Another big conference on Central Asian democracy
20/06/2005, Yevgeniy Mikhaylov
An international business conference appeared to be quite contradictive.
Almaty cannot be surprised by a big scale international forum, but, nevertheless, the recent international business conference of the "Asia Society" became a very special event.
In some sense it does not have any precedents in the history of Kazakhstan.
The main significance of the conference is obviously political. Just a few months after the revolution in Kyrgyzstan and the slaughter in Uzbekistan, big businessmen, diplomats, public figures from a number of countries gathered here in Almaty, just a few hundred kilometres away from Bishkek and Andijan.
Isn't it the most efficient PR advertisement for Kazakhstan, moreover, natural one without any artificial show-offs? The entire Central Asian region can adjust its image thanks to the business conference at least partially: not everything is absolutely bad here, not all countries are being destabilised, there is successful development exemplified by Kazakhstan. Examples that can be in theory reproduced in the practices of the other states.
There is a reverse point of view on this big problem: justified concerns about a possible negative influence of the instability in the region on the development of our country. Many talked about it at the conference. President Nursultan Nazarbayev in an address to the participants touched upon the subject of providing stability in the region, strengthening the security system in Central Asia as one of foreign political priorities of Kazakhstan.
The conference organiser Richard Holbrook, famous US politician, ex-ambassador of the USA to the UN and the current chairman of the "Asia Society", stressed that dramatic political events in one of the post-Soviet republics could influence the others. But, nevertheless, the general trend of discussions at the conference still remained benevolent towards Kazakhstan, that is the regional instability has not damaged the image of our country abroad, in the world community.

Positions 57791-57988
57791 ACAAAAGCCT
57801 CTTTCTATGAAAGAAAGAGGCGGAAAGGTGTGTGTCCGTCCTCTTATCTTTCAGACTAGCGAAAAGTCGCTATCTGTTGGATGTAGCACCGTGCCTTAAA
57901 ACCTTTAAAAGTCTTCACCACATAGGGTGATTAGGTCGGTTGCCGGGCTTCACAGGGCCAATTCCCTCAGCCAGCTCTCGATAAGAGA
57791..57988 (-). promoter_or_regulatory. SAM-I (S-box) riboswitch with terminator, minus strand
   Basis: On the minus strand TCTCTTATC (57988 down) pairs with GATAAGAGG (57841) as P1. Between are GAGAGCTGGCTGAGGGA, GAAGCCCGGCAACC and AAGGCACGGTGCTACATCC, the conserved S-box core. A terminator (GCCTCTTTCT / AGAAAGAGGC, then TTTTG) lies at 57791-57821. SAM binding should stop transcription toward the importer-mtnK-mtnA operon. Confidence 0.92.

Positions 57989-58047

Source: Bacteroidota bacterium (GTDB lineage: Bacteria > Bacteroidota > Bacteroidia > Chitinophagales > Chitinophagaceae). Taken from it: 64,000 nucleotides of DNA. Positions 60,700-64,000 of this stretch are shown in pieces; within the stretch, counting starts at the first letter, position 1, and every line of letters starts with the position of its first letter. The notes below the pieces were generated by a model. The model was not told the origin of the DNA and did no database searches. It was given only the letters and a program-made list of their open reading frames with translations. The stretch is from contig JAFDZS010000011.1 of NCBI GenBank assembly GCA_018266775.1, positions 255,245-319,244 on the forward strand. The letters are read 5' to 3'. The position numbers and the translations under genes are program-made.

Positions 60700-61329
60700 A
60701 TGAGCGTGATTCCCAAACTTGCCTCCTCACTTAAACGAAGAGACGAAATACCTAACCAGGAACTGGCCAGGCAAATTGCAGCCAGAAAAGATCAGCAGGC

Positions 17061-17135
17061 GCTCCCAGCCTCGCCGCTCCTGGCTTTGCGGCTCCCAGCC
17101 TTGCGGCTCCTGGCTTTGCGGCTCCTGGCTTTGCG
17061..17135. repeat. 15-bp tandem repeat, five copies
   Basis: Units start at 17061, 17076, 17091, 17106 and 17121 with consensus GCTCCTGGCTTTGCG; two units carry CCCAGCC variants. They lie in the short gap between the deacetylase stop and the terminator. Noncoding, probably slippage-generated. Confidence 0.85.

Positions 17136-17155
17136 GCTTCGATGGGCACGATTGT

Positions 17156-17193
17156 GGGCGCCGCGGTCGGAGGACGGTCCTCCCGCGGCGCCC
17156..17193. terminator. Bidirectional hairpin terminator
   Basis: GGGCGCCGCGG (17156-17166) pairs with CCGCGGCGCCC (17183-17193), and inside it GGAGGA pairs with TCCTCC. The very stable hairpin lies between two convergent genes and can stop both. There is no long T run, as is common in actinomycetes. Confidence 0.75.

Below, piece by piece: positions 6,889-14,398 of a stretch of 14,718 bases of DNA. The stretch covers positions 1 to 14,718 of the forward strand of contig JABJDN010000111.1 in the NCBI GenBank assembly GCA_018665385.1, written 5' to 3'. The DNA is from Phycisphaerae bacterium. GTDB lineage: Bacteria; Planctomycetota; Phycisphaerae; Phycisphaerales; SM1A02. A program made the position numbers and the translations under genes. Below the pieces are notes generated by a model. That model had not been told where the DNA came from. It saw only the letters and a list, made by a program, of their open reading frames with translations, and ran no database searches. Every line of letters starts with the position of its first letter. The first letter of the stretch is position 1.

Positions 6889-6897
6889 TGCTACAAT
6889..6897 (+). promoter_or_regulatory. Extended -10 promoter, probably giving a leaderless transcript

The second important moment of the conference was the presence of the Kazakhstani opposition, who had an opportunity to participate in discussions and deliver their speeches.
It should be noted that the opposition used it to the full extent, but lost to the authority: from now on it cannot be accused of concealing interior problems of the country or "shutting up" its political opponents.
It was an unprecedented move in the Kazakhstani practice of international forums (except for those dedicated to development of media), and it proved to be efficient. Thus, the summary of the conference is, of course, an entire set of "advantages" for the image of the country and its authorities.
On the economic level the effect of the conference was less obvious, although the immediate payback in such cases arrives later. There were quite a few complicated questions and there were also serious disagreements, for instance, in estimating the total volume of direct foreign investments attracted to Kazakhstan during the independence years.
Some sources mentioned an amount of 40 billion USD, others, including John Ordway, US ambassador to Kazakhstan - 10 billion less. Although the essence does not change because of this small difference - anyway Kazakhstan remains leader, at least among CIS member states, on the volume of foreign investments per capita.
The main problem is not such discrepancies in financial and political statistics, but in the search of further ways to develop economy.
And, perhaps, that was exactly the "weak spot" of both the conference and the Kazakhstani development in general. And about other sectors of the economy not related with raw materials, even here it was spoken as about something supplementary. The name of the conference session at which they were discussed is quite characteristic - "Beyond energy resources: information technologies, processing and agricultural industries." That is, the energy resources remain the basis of the foreign business interests in our economy. A lot of time was traditionally dedicated to oil, gas, and their transportation to the foreign markets, although nothing new was actually said.
The most concrete information came from Vladimir Shkolnik, minister of energy, who said that the production of oil in Kazakhstan this year would only reach 60 million tons. The traditional "weak spot" in this subject is the discussion of different promising versions of export pipelines without mentioning any clear oil sources to fill them. But it was not a problem of that particular conference.
The theme of increasing commerce and investment co-operation in Central Asia was not abundant in concrete facts either.
The speaker on that subject was the interim vice premier of Kyrgyzstan and the most valuable part of his speech was a call to the Kazakhstani capital to continue investments into his country: no re-privatisation is expected there. A good promise, if only it were supported by facts of stabilisation in his country.
His proposition to the regional countries to come out to the Chinese market with their own goods to compete with the Chinese can be quoted as one of the conference's curiosities…